Nope. It was Langley, who beat out contestants from all forty-eight states, plus Alaska, Hawaii, and Puerto Rico. There she is below wearing her sash, which says 1953, for her reign beginning the first of the next year. But even in victory she's probably thinking, Now that I've seen Marilyn I'm going to lock myself in a cellar for sixteen months and have someone feed me through a slot in the door.

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Intl. Notebook Jul 19 2018
HIGHER INTELLIGENCE
Putting Monroe on the cover was a Smart move.


Above, a few scans from the Hong Kong celeb magazine Smart Weekly, with Marilyn Monroe looking druggy but very sexy on the cover. Even halfway around the world Monroe was a guarantor of magazine sales. This was issue #98 from Smart, and you'd think after nearly a hundred print runs the publishers would pay for a better process, but no such luck. Graininess tended to be a characteristic of mid-century Hong Kong mags and this one from 1956 is no exception. We can't read it, but we don't have to. When it comes to Monroe, we (and you too) already know what they're writing.

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Hollywoodland Jun 22 2018
A SENSE OF NOSTALGIA
Comic book icon Stan Lee goes Hollywood.


Nostalgia Illustrated was a New York City based magazine published by none other than comic book kingpin Stan Lee. It debuted in November 1974, with the issue you see here coming this month in 1975. It's exactly as its title suggests—a collection of vintage photos of American icons. We imagine Lee wanted to get into the burgeoning tabloid market, but one that didn't go full Hollywood gossip. Instead the stories are more along the lines of respectful bios, which makes it less tabloid than fanboy publication.

Except for the cover, its design is nothing special, but it contains a wealth of old Hollywood photos we haven't seen before, which makes it worth a share. You get John Garfield, Betty Grable, Marilyn Monroe (because what's a nostalgia magazine without her?), a youthful John F. Kennedy, and many other celebs. There's also a story on John Lewis Roventini, the “world's smallest bellhop” at four feet in height, who was famous in New York City for a time. All in thirty scans below.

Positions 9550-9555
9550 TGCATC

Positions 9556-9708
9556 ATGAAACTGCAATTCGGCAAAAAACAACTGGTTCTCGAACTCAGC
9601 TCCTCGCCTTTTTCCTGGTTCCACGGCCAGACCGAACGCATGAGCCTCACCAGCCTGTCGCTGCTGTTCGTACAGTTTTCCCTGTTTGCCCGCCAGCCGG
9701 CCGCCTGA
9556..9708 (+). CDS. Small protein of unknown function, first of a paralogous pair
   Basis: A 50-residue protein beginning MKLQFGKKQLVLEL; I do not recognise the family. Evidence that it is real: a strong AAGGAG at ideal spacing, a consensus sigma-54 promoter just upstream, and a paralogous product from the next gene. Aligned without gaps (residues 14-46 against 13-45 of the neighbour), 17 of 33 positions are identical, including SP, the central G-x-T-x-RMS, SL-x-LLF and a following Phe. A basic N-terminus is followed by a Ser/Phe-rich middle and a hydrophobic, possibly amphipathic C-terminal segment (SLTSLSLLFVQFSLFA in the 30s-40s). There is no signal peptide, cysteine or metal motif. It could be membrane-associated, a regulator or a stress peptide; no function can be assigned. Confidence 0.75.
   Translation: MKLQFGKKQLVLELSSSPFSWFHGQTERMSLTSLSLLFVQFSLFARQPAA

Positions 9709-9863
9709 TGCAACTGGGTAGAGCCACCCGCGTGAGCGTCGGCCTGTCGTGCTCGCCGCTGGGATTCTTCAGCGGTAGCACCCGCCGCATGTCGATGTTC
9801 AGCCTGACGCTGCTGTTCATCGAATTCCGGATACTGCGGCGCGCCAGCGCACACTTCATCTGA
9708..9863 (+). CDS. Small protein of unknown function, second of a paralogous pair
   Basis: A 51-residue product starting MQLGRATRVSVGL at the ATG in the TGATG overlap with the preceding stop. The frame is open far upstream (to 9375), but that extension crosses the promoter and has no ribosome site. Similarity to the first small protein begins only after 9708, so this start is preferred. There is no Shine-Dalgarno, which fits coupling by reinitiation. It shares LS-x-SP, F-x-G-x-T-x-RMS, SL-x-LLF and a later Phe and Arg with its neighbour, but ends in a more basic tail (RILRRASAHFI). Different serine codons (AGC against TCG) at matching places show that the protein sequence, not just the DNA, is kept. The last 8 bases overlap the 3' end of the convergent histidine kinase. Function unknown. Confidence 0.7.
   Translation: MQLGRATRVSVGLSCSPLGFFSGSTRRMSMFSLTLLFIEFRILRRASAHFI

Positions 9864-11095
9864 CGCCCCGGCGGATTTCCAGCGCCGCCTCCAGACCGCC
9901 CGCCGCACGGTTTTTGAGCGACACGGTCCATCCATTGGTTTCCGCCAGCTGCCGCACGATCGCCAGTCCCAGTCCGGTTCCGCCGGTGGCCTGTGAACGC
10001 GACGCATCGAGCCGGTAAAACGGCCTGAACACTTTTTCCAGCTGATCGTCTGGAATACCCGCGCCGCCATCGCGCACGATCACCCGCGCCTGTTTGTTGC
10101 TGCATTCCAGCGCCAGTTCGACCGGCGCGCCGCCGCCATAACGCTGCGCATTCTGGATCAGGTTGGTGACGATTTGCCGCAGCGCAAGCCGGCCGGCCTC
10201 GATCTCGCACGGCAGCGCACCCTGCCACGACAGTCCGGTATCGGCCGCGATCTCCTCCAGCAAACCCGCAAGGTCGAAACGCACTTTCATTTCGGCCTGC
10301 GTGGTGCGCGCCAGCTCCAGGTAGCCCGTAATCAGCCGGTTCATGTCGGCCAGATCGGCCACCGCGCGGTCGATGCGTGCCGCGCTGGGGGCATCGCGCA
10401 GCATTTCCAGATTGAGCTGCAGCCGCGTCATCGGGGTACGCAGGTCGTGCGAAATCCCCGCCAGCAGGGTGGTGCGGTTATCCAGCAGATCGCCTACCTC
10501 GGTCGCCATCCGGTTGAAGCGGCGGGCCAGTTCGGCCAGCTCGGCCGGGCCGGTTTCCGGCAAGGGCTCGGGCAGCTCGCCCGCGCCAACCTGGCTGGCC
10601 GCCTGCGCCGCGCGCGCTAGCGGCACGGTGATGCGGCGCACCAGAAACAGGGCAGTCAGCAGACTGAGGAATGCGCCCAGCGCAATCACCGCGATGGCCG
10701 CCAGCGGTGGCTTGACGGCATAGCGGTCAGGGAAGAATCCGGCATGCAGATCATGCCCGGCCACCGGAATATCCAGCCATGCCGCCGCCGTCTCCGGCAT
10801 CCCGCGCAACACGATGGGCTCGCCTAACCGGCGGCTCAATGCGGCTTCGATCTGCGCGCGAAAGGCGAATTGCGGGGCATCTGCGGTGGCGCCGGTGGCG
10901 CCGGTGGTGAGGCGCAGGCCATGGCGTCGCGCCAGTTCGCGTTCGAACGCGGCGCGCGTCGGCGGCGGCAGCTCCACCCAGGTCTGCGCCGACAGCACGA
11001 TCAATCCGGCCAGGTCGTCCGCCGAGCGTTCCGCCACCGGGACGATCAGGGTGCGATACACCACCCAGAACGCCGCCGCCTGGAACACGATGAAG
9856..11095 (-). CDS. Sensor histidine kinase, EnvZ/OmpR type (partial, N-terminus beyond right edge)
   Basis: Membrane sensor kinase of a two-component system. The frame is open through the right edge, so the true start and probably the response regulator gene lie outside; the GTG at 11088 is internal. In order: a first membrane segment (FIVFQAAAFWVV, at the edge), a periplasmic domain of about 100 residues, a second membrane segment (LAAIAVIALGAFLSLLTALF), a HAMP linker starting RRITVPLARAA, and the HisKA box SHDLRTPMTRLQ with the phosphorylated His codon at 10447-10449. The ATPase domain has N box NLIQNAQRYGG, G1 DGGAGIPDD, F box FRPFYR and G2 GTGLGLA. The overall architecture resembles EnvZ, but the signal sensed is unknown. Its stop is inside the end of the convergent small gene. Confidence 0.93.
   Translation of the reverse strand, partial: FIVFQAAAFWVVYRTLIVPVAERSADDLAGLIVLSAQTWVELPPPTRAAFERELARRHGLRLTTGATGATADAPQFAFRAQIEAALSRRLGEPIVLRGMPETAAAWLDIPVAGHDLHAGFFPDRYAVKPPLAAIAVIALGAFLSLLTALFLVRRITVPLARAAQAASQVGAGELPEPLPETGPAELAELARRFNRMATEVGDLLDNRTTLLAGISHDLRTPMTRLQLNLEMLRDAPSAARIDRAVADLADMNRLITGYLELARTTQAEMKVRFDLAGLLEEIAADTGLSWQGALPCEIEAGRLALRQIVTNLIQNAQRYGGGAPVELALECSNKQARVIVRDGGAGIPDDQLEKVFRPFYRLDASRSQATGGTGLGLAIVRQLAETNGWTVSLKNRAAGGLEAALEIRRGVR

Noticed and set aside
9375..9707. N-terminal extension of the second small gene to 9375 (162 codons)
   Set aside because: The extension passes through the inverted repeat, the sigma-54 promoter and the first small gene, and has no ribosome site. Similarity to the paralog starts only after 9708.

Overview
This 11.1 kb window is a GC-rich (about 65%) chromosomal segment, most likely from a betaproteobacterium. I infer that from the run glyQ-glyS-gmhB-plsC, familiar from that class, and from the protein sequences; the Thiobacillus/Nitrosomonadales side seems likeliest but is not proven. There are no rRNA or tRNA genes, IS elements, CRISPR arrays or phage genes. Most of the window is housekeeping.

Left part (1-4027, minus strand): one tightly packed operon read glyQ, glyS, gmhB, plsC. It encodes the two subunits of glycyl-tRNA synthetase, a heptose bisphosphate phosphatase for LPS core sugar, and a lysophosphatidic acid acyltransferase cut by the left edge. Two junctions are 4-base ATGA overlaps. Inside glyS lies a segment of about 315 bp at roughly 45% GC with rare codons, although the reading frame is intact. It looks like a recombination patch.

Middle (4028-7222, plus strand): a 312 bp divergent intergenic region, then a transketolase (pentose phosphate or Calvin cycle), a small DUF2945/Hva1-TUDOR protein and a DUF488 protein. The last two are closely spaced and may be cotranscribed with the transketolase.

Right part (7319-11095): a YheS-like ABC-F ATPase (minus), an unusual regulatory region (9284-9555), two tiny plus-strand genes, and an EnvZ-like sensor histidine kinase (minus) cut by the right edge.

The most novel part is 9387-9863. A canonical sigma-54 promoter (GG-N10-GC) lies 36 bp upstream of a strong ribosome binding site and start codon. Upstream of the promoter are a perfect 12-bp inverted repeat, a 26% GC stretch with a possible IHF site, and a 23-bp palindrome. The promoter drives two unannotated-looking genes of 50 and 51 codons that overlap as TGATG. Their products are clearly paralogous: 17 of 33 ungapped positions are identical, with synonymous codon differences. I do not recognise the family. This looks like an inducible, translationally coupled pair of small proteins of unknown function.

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Next Page
History Rewind
The headlines that mattered yesteryear.
August 22
1950—Althea Gibson Breaks the Color Barrier
Althea Gibson becomes the first African-American woman to compete on the World Tennis Tour, and the first to earn a Grand Slam title when she wins the French Open in 1956. Later she becomes the first African-American woman to compete in the Ladies Professional Golf Association.
1952—Devil's Island Closed
Devil's Island, the penal colony located off the coast of French Guiana, is permanently closed. The prison is later made world famous by Henri Charrière's bestselling novel Papillon, and the subsequent film starring Steve McQueen and Dustin Hoffman.
1962—De Gaulle Survives Assassination Attempt
Jean Bastien-Thiry, a French air weaponry engineer, attempts to assassinate French President Charles de Gaulle to prevent Algerian independence. Bastien-Thiry and others attack de Gaulle's armored limousine with machine guns, but after expending hundreds of rounds, they succeed only in puncturing two tires.
August 21
1911—Mona Lisa Disappears
Leonardo da Vinci's masterpiece, the Mona Lisa, aka La Gioconda, is stolen from the Louvre. After many wild theories and false leads, it turns out the painting was snatched by museum employee Vincenzo Peruggia.
August 20
1940—Trotsky Iced in Mexico
In Mexico City exiled Russian revolutionary Leon Trotsky is fatally wounded with an ice axe (not an ice pick) by Soviet agent Ramon Mercader. Trotsky dies the next day.
1968—Prague Spring Ends
200,000 Warsaw Pact troops backed by 5,000 tanks invade Czechoslovakia to end the Prague Spring political liberalization movement.
1986—Sherrill Goes Postal
In Edmond, Oklahoma, United States postal employee Patrick Sherrill shoots and kills fourteen of his co-workers and then commits suicide.